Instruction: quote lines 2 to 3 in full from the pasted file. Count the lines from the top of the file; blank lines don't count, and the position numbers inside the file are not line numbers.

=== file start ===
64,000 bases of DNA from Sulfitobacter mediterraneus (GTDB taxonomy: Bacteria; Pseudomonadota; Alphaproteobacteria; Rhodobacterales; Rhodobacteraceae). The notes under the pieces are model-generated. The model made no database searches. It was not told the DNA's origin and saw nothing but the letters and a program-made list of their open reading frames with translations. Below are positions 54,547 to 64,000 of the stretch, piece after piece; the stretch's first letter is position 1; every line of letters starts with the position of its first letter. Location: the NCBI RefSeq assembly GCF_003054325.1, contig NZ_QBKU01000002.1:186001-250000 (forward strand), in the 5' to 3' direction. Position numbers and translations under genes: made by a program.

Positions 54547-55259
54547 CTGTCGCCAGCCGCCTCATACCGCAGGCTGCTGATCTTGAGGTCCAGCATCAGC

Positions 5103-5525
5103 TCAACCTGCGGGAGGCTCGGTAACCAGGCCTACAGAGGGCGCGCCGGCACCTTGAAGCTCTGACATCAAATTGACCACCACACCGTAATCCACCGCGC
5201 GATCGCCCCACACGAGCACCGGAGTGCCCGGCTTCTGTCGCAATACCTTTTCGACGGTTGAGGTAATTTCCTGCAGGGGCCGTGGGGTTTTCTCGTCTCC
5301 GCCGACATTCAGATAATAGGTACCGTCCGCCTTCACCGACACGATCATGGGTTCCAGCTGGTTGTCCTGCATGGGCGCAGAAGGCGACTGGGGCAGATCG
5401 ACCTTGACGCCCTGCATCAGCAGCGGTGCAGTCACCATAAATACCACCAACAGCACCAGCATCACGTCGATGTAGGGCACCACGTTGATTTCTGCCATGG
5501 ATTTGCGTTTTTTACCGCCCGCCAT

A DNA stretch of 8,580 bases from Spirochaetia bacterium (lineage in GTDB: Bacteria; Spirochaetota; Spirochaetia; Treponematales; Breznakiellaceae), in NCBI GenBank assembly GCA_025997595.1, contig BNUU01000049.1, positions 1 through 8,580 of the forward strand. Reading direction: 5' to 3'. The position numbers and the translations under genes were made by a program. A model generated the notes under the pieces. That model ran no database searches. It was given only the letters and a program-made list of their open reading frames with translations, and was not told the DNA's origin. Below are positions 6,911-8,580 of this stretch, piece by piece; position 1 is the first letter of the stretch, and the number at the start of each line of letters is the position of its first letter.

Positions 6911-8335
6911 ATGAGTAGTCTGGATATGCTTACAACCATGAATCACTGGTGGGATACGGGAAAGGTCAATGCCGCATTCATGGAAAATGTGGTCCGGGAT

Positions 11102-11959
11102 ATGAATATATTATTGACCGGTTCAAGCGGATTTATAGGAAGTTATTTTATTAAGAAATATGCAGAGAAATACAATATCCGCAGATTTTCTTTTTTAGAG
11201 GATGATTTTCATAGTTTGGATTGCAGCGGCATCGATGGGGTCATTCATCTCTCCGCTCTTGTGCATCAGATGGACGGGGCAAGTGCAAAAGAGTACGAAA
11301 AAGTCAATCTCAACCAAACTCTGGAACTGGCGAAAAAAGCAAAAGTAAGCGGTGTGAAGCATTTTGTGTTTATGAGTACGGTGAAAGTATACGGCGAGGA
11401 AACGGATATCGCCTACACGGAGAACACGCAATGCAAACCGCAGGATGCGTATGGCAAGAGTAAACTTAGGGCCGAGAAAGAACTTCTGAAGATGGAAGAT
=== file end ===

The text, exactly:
Positions 54547-55259
54547 CTGTCGCCAGCCGCCTCATACCGCAGGCTGCTGATCTTGAGGTCCAGCATCAGC